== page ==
An Australian research project has identified compounds in Merino sheep wool that are attractive to blowflies.
Designed by Lanaco, the Helix filter is one of several filter systems being evaluated by NASA to protect astronauts in the event of fire.
Lanaco chief executive Nick Davenport told Rural News there are a number of features of wool filters which make it inherently good in that application, compared to anything else.
“We are a real outlier and it just fits,” he says. “It has already been through initial tests. Because it is so good in terms of its ability to catch the particles we think it has good possibilities.
“The materials we are sending for evaluation are exactly the same materials that people are using on the street these days (for face masks). So it is not like it has been developed specifically for NASA. All the attributes are already there and already benefitting people. So it gives people assurance that what people are currently buying is quite special.”
The Helix filter is sourced from the company’s purpose-bred Astino sheep and is being tested for use in Orion’s emergency life-support system in the event of onboard fires.
The Helix filter could be used as a pre-filter layer for emergency personal equipment and cabin air systems, preventing clogging in other filter layers by removing thick contaminants like molten plastic.
Shaun Tan, Lanaco head of technology, recently returned from the Johnson Space Centre in Houston and is confident that the Helix filter can deliver on NASA’s requirements.
“The Helix filter is currently used in protective equipment in high contaminant situations like construction and mining, but firefighting in space represents a new challenge for our R&D team,” says Tan.
Lanaco’s wool-filter technology made headlines in 2017 following the launch of anti-pollution face masks now popular in several Asian and Indian mega-cities.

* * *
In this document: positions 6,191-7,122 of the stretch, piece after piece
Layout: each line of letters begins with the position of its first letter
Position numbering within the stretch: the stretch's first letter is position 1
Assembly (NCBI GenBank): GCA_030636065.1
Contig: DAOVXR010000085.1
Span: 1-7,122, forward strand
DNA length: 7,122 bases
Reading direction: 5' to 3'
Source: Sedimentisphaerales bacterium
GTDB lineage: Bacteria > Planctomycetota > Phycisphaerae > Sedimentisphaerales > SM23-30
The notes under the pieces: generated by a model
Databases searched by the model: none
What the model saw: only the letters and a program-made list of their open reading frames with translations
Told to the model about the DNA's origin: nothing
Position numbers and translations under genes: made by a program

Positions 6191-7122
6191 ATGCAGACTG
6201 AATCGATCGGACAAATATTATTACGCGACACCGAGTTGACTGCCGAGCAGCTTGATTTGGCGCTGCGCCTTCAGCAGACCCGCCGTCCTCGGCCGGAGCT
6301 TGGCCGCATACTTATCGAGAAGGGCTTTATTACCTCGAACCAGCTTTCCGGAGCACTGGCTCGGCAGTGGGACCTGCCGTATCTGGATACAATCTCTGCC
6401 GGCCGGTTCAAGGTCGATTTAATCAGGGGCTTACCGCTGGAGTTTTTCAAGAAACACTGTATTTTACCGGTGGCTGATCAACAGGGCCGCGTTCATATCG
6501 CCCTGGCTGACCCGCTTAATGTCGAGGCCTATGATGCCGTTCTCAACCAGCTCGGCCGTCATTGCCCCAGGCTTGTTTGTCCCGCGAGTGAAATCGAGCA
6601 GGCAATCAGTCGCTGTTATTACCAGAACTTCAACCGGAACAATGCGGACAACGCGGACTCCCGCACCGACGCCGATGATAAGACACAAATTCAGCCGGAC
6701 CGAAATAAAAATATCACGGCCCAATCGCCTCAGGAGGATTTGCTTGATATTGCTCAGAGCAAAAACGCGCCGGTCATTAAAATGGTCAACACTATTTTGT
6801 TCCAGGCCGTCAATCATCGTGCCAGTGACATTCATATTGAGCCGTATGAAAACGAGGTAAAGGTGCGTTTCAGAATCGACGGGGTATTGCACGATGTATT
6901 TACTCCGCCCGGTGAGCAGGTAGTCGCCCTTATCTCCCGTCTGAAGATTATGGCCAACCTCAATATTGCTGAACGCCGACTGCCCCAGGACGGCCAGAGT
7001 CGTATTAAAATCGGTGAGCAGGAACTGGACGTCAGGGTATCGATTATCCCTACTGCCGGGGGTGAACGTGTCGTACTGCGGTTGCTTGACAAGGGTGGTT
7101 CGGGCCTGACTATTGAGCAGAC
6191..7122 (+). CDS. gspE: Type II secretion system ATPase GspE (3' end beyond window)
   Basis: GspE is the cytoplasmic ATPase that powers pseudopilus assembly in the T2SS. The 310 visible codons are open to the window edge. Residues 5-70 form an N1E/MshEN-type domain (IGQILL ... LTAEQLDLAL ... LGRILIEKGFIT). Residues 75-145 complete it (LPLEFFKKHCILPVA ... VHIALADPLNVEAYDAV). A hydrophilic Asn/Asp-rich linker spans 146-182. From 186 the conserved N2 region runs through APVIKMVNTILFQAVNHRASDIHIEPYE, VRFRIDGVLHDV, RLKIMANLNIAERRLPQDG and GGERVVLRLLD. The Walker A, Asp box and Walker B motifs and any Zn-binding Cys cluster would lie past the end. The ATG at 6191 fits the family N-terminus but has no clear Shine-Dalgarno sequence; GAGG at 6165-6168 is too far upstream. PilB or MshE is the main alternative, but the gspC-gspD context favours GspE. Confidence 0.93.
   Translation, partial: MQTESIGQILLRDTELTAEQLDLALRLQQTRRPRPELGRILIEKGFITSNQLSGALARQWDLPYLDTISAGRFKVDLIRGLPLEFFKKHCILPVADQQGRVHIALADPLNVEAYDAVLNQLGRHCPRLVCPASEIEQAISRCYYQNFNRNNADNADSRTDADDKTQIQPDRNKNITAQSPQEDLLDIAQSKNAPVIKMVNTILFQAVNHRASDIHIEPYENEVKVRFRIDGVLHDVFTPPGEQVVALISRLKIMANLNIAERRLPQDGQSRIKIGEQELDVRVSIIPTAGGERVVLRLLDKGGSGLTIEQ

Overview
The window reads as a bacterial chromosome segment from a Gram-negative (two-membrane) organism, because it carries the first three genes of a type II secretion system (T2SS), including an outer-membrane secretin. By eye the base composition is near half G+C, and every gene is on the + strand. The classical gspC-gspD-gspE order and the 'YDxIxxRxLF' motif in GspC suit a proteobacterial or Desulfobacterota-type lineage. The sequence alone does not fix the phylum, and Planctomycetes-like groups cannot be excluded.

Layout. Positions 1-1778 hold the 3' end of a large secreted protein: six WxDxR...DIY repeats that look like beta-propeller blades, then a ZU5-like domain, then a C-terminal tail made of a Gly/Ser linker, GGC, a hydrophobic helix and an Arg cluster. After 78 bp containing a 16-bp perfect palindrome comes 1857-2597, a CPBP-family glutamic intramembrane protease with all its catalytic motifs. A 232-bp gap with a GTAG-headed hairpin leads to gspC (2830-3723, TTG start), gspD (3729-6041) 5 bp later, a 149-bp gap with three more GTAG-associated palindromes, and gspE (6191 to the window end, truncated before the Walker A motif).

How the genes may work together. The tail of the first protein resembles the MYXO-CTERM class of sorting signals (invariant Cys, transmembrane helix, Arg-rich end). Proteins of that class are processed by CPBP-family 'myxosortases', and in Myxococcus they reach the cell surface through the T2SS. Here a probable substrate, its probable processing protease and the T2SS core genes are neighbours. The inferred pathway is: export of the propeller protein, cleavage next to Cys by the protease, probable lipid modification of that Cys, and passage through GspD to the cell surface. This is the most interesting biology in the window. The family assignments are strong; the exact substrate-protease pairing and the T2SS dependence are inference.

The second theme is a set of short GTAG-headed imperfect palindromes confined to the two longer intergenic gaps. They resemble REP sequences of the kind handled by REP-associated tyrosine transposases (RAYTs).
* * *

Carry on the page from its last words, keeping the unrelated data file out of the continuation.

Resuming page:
Davenport says wool is an outstanding fibre. “Its electrostatic properties catch small harmful particles, its protein structure captures gases and harmful toxins and yet the fibre is bacteria and flame resistant.”
A breed apart
Astino sheep are part of the programme Lanaco has been working on for a number of years to develop the world’s best platform for wool filtration, Davenport says.
“It’s a work in progress but it is designed to deliver the most consistent, highest performing filters.”
The key characteristic they look for in the sheep is how to get the performance out of the filter. They are only into the first generation of full-blooded Astino because it is a three-way cross. They have done their first characterisation of the breed components.
“Each cross is scrutinised and they passed muster and now we are into the full breed Astino which is now in a monitoring programme where we start to climb up the performance curve.
“It is a full genetics programme where we are sampling 100% of the animals. That is when the data starts to grow really big. That becomes a cornerstone or flagship product for what we produce for the future.”
Currently, those sheep are mainly in the South Island. Astino is used for their flagship electrostatic filter products but they have other products as well.
“We use a range of micron from fine through to coarse for different products.”